At this point if you have a compressor handy, it would be a good time to blow all the dirt and crap off the top of the manifold before opening up the fuel system. If not, be very careful not to disturb anything that could end up in the cylinders or the fuel system. Of course, you’ll need to cover the intake manifold ports.

    disconnect fuel line

  7. Disconnect the fuel line. Have a rag ready to catch any fuel that escapes. Go easy on the plastic clip that holds the fuel line to the rail (fuel distributor). If you break that you will be replacing the fuel line.

    remove fuel rail

  8. Unbolt and remove the fuel rail (fuel distributor). According to the service manual, the injectors are supposed to pull out of the intake manifold when the fuel rail comes out. I have done this job twice, and both times it didn’t work that way for me. When I remove the fuel rail, most of the injectors stay in the manifold and only one or two come out with the rail. There are metal clips that hold the injectors to the rail and also keep the injectors from rotating. For me, the bond between the injectors and the manifold was stronger than the clips and the rail pulled off without the injectors. When that happens, the fuel from the rail and the top of the injectors pours out onto the manifold. Have rags ready! The first time I did this job I wasn’t ready for the fuel and there was enough to fill up the small area around the injectors and overflow. I ended up with a small puddle on the ground.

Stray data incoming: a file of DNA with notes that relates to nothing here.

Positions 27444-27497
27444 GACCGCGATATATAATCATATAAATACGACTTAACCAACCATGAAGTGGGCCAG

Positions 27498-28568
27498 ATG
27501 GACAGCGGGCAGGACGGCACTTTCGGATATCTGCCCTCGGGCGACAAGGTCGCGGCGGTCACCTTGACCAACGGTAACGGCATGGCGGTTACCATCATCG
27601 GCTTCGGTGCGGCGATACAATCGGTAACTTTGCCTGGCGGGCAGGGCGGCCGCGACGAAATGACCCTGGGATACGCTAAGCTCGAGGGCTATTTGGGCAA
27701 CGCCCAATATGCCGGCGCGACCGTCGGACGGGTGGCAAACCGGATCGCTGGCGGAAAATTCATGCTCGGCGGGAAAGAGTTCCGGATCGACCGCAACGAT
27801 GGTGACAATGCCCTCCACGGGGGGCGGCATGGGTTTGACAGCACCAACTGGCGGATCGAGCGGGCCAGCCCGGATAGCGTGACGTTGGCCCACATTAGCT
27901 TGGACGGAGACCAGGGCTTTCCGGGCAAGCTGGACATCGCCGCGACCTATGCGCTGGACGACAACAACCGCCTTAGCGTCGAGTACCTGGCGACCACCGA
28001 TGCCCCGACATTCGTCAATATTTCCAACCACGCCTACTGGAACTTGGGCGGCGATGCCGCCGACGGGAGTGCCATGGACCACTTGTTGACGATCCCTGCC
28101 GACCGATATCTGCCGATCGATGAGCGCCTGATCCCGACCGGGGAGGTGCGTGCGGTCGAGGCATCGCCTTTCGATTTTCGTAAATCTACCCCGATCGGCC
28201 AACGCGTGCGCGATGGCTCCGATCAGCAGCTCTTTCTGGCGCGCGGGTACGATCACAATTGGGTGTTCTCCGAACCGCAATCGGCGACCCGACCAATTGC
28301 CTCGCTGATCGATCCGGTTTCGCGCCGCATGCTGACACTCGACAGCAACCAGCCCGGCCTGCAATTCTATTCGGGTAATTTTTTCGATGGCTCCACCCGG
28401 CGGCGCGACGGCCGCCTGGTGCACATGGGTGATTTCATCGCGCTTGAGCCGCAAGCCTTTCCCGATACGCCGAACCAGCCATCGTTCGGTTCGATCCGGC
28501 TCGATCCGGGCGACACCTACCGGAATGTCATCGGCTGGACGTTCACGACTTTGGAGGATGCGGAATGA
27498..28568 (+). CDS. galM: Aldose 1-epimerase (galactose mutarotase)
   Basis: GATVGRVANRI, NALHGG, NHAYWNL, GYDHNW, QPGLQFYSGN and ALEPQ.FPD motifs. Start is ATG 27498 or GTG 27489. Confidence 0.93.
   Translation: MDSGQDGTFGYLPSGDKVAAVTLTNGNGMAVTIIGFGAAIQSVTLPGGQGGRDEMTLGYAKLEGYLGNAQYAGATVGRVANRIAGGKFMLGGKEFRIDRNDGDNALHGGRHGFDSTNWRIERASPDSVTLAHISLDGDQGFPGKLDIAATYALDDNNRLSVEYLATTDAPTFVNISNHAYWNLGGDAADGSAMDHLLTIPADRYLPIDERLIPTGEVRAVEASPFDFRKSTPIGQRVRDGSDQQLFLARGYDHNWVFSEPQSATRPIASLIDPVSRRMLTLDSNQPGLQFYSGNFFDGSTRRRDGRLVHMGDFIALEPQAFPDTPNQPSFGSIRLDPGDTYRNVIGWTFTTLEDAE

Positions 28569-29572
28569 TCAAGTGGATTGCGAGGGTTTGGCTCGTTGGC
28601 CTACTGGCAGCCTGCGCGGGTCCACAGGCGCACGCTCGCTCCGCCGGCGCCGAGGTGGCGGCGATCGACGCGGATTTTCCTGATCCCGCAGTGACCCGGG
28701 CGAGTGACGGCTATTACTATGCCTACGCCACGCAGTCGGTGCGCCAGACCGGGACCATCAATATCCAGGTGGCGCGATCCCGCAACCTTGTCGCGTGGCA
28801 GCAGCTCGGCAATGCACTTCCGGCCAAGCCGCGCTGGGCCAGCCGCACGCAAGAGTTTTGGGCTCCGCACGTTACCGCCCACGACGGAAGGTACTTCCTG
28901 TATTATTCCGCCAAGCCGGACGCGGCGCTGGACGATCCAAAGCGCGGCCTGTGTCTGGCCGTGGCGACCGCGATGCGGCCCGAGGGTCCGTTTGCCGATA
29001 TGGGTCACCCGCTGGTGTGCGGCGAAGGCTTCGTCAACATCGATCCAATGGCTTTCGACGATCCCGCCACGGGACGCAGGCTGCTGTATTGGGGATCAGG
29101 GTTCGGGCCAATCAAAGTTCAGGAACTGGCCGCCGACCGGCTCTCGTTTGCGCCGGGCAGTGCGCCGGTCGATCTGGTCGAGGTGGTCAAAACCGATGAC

the culprit

  9. Replace the bad injector.

    lube me

    I found it easiest to remove the one or two injectors that pulled out with the rail and insert them into their correct positions in the manifold. I also replaced the upper injector o-rings at this point.

    injector clip

    Also, look at the removed injector so you know how the clip slides into the grooves on the injector. Once you put the rail back on the injectors during reassembly, it will be difficult to see how the clips slide on. If you’re lucky and all the injectors pull out with the rail, reassembly should be easier.

  10. Lubricate the o-rings ( I used a silicone based product)

  11. Replace the fuel rail. Make sure all the clips are engaged properly.

    Reassembly is the reverse.

    clean me

    NOTE: It’s a good idea to clean up the intake where the upper and lower parts connect. If you don’t have new gaskets for the upper intake, the old gaskets can be removed and cleaned since there’s bound to be some oil around them. They are made of a flexible rubbery material so they can be easily removed without tearing.

    fuel pump jump

  12. After reassembly, remove the fuel pump relay from the main fuse block in the engine compartment. Using a jumper wire, short between terminals C and D. This will activate the fuel pump without the motor running. Run the pump for 5 minutes and then check for leaks around the injectors and the fuel line connection. After 5 minutes, remove the jumper and replace the relay.

  13. Rejoice because you just saved a crap-ton of money.